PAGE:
Background: Intravenous lidocaine infusions have been shown to be effective for cancer related pain, but access is restricted to acute care settings. If able to be shown to be safe and effective, the subcutaneous route could expand access to residential hospices or patients’ homes.
Objectives: This randomized, double-blind, placebo controlled, 2 × 2 crossover trial evaluated the effectiveness, safety, toxicity, and impact on quality of life of a limited duration subcutaneous lidocaine infusion (SCLI) for chronic cancer pain.
Methods: Patients with the life expectancy of three months or more, who were experiencing cancer-related pain with a worst severity of at least 4 on a 0-10 scale despite a trial of at least one opioid and appropriate adjuvant analgesic, received two subcutaneous infusions at least a week apart; lidocaine 10 mg/kg over 5.5 hours and saline placebo. The primary outcome was either a reduction in worst pain intensity of two points out of 10 or a reduction in 24 hours opioid dose of at least 30% without worsening of pain scores, in seven days.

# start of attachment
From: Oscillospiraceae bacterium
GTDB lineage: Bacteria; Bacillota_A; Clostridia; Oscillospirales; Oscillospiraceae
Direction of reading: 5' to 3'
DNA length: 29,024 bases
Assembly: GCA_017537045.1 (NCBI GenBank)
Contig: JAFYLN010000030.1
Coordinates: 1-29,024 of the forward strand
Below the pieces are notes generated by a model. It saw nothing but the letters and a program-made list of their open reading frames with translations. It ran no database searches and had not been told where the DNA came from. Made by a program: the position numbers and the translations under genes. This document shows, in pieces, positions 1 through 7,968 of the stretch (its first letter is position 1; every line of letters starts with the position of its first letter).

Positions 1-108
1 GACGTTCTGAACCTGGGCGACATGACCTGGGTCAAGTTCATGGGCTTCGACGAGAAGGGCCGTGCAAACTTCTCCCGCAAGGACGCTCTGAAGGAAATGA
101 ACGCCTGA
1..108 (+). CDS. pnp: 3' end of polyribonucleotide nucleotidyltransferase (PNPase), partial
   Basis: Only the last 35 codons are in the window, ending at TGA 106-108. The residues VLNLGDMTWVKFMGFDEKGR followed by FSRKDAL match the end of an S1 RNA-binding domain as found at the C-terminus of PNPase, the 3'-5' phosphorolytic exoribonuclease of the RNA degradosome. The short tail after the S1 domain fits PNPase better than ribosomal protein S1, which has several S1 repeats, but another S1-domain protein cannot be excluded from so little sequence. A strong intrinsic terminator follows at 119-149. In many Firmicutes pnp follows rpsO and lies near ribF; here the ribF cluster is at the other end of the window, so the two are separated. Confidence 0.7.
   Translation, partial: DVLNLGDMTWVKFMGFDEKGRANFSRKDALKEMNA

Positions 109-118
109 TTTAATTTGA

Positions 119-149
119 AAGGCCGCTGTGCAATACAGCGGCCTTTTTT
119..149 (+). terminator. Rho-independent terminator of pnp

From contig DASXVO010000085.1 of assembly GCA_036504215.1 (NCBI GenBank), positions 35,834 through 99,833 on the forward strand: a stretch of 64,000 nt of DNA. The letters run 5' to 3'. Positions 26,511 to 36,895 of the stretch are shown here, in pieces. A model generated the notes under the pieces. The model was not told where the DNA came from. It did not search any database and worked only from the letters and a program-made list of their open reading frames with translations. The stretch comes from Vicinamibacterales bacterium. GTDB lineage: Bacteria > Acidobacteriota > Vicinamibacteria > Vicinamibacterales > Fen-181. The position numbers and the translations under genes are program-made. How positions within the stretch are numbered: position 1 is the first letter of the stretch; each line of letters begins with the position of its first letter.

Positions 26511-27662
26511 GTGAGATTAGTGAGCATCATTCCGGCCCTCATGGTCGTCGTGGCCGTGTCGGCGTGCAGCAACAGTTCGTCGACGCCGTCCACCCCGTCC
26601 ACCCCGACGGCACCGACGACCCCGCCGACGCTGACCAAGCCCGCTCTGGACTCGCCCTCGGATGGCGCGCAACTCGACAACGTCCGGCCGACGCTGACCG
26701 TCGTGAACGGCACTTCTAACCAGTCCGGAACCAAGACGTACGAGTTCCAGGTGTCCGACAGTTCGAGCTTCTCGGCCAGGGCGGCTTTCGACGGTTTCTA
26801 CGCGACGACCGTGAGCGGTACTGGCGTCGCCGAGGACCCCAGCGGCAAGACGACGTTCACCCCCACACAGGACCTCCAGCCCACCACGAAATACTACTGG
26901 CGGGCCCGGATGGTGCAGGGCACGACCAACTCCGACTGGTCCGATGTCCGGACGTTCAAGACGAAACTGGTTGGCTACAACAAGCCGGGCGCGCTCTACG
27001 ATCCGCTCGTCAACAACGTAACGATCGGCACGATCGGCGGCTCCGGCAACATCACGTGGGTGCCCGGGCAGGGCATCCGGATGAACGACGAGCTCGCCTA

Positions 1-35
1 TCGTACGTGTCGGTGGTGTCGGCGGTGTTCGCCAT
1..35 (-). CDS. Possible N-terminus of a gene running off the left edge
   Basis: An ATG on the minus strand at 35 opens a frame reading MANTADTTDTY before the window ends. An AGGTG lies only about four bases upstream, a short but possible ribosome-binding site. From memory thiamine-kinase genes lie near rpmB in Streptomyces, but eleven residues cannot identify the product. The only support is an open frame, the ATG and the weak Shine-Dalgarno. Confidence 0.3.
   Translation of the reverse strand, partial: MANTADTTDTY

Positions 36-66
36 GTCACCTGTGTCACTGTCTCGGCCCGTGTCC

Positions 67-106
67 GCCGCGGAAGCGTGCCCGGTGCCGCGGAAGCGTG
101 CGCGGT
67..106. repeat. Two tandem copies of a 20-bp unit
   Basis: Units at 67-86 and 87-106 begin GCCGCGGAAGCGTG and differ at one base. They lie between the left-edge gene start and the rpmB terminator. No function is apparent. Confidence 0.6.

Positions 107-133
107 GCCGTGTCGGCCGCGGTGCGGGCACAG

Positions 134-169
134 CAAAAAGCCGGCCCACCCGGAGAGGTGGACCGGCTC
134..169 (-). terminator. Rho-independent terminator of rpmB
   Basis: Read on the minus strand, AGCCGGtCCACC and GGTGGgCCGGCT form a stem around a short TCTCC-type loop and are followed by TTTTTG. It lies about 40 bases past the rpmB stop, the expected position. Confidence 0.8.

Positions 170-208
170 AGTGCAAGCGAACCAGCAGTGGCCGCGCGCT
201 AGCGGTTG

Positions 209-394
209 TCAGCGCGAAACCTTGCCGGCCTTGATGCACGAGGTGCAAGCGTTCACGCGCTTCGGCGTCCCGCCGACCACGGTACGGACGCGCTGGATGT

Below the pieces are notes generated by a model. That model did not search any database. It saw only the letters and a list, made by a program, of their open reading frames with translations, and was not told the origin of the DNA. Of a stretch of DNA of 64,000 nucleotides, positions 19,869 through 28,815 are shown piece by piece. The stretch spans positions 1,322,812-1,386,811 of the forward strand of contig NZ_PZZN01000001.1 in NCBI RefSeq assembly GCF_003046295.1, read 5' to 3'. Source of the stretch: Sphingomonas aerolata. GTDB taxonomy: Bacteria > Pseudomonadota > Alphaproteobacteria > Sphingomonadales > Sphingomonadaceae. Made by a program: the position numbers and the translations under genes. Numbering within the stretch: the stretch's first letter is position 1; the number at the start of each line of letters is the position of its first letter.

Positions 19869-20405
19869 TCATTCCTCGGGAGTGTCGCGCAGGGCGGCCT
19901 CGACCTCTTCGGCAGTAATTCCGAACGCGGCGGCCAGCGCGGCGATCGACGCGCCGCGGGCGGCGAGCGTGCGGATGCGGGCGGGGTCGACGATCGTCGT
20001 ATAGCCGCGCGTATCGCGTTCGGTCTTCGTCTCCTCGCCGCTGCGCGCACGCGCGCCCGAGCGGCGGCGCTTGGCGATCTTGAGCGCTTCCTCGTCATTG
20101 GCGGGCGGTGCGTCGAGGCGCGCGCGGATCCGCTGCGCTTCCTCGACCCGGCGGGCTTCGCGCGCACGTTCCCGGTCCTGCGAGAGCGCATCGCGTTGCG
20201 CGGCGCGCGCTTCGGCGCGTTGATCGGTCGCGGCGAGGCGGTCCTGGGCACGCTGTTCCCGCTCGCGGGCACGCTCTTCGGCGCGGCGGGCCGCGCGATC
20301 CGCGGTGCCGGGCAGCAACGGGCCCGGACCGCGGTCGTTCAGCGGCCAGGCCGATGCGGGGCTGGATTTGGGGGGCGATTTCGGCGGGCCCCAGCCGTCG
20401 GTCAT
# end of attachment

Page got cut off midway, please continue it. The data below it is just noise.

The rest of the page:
Results: The SCLI was only effective for two subjects. One of these subjects experienced a drop in worst pain score and the other experienced a reduction in opioid dose.
Conclusions: A weight-based subcutaneous infusion of lidocaine does not achieve sufficiently predictable blood levels for determining lidocaine responsiveness. This study does not allow any conclusion to be drawn on whether or not lidocaine would have been more effective had it been titrated to higher blood levels.
Hawley, P., Fyles, G. and Jefferys, S.G. (2020) Subcutaneous Lidocaine for Cancer-Related Pain. Journal of Palliative Medicine. April 27th. doi: 10.1089/jpm.2019.0621. (Epub ahead of print).